Director Hasan Oswald manages to focus on individual and the whole, using these relationships to tell an intimate story of addiction that acts as a microcosm. Higher Love is entirely raw and up close. Too close, in fact, to gain any sort of comfort. Oswald perfectly captures the struggle of many addicts; that is, someone who does want to get sober, but often lacks the support system and a generally healthy environment to do so. Yes, people who abuse drugs should be responsible for their actions, but that shouldn’t mean they’re left to fend for themselves.
Oswald’s vérité style is perfect for the material, providing an unvarnished look at addiction that is, at times, overwhelmingly effective, even if it may never break new ground in this kind of conversation. But after only 78 minutes, you’ll feel as if you’ve spent years with these people.
Meat the Future
I like a good title pun, so Meat the Future was immediately in my good graces when I became aware of its existence. Luckily, the actual content of the film delivers as well.
By 2050, experts estimate meat consumption will nearly double, meaning we would have to increase production and slaughter to an impossible rate. Studies also indicate livestock is one of the main causes of greenhouse gas emissions. Basically, along with an ever-rising worldwide population, we’re on the verge of reaching an impasse in the industry, without a strong sense of how to alter our trajectory.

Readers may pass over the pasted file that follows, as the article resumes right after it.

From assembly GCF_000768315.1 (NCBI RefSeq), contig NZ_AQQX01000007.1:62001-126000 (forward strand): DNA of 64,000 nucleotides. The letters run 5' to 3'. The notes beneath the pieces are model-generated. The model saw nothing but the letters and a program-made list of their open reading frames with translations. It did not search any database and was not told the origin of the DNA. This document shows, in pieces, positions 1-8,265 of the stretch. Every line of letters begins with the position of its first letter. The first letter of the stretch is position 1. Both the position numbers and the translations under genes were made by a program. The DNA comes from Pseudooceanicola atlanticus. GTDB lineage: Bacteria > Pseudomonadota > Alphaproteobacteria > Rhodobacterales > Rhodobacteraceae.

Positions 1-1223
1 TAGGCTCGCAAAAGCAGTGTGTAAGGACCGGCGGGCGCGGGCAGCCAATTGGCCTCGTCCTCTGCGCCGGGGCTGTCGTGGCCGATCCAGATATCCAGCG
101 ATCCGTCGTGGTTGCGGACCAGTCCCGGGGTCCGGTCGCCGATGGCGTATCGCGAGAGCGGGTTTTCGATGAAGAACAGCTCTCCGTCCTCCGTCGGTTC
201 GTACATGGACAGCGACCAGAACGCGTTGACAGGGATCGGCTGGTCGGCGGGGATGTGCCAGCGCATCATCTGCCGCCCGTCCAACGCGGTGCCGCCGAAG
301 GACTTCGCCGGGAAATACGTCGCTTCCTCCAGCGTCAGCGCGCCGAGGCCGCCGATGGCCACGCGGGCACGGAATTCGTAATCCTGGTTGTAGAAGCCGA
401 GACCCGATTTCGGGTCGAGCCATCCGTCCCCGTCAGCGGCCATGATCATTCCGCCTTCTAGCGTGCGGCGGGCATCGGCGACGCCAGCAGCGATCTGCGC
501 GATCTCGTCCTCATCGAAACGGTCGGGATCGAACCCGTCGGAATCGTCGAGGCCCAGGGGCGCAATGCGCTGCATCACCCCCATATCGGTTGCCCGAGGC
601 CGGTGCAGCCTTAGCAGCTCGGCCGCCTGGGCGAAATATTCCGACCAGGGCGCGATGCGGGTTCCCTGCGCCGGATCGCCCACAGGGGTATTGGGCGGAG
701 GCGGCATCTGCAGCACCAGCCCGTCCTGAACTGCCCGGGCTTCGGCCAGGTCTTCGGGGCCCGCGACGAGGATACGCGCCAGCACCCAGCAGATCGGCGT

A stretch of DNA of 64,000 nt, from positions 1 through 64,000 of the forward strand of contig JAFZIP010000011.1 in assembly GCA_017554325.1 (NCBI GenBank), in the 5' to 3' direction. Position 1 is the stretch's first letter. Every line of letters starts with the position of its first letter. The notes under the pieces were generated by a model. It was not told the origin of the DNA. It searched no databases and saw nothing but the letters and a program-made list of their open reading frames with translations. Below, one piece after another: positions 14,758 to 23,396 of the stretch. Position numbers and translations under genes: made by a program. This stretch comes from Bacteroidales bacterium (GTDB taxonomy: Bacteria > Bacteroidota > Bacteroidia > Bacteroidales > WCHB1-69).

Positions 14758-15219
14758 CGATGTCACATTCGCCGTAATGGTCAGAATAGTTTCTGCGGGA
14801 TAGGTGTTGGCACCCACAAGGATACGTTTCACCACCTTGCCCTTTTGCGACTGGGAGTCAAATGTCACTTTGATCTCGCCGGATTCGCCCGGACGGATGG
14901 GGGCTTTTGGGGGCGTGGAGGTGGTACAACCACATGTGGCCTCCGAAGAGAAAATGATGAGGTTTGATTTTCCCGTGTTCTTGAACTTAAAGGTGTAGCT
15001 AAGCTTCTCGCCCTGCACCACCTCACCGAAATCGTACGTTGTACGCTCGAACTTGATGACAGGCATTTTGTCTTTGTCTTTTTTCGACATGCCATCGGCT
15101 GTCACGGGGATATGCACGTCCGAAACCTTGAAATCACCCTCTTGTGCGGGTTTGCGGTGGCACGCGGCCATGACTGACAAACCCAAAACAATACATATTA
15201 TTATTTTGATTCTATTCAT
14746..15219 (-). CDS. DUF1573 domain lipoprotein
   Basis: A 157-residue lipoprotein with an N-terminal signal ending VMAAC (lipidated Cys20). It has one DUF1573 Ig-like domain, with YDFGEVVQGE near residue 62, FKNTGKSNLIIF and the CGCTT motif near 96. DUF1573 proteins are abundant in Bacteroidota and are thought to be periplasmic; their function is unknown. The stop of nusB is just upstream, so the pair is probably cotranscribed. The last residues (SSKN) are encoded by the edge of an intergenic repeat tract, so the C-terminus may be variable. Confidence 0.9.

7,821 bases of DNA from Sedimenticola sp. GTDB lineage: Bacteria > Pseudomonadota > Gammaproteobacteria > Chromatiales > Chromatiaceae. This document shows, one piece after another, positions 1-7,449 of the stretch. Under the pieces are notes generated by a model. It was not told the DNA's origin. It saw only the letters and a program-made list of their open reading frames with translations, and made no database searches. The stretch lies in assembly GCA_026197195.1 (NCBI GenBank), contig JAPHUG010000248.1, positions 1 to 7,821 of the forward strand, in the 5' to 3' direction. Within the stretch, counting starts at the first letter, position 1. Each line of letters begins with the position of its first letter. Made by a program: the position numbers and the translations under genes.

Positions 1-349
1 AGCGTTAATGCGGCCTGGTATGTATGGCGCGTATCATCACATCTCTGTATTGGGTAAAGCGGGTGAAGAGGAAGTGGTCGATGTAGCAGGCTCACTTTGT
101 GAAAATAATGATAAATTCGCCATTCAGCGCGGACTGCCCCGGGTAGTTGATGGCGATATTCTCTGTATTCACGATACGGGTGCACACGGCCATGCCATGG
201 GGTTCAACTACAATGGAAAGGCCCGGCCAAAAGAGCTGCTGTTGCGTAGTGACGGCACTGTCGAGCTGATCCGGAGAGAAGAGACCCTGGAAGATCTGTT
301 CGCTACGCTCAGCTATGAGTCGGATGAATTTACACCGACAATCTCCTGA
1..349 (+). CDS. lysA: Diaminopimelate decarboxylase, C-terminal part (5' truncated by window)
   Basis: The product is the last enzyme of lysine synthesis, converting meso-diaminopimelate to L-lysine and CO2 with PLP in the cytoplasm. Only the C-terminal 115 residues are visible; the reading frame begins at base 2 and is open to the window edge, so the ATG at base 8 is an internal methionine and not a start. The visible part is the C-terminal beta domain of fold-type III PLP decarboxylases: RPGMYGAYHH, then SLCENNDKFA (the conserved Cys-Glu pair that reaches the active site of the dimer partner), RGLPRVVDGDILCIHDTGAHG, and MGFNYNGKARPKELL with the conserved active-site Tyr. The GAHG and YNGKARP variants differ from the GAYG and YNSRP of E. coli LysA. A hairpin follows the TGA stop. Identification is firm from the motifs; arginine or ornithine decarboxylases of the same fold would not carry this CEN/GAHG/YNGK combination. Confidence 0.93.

This is precisely where Memphis Meats hopes to step in. The company focuses on food technology; specifically, growing sustainable meat from animal cells. No slaughtering, fewer greenhouse gases, but still delivering the same taste in your next burger as “traditional meat”. And yes, it’s actual meat — not Beyond Meat or a “meat alternative” — with all the tissue, tendons, and fat intact. Science!
Director Liz Marshall follows co-founder and CEO Uma Valeti and the rest of the firm in the middle of their eventful journey in preparation for when they eventually come to market, everything from working to reduce the cost per pound — the current $1,700+ price per pound might be slightly high for meat I’ll most likely cook horribly and drown in a sauce to make up for it — to fighting legislation that threatens to falsely label their meat similarly to meat alternatives when they eventually hit shelves.
All in all, Meat the Future is a pretty persuasive call to action for more ingenuity in food production and the acceptance of it, even if the film’s nuts and bolts approach may start to wear. After all, it literally affects all of us, so why not, you know, make improvements a priority? Seems reasonable.
Thank you for reading! What are your thoughts on the 2020 Melbourne Documentary Film Festival? Comment down below!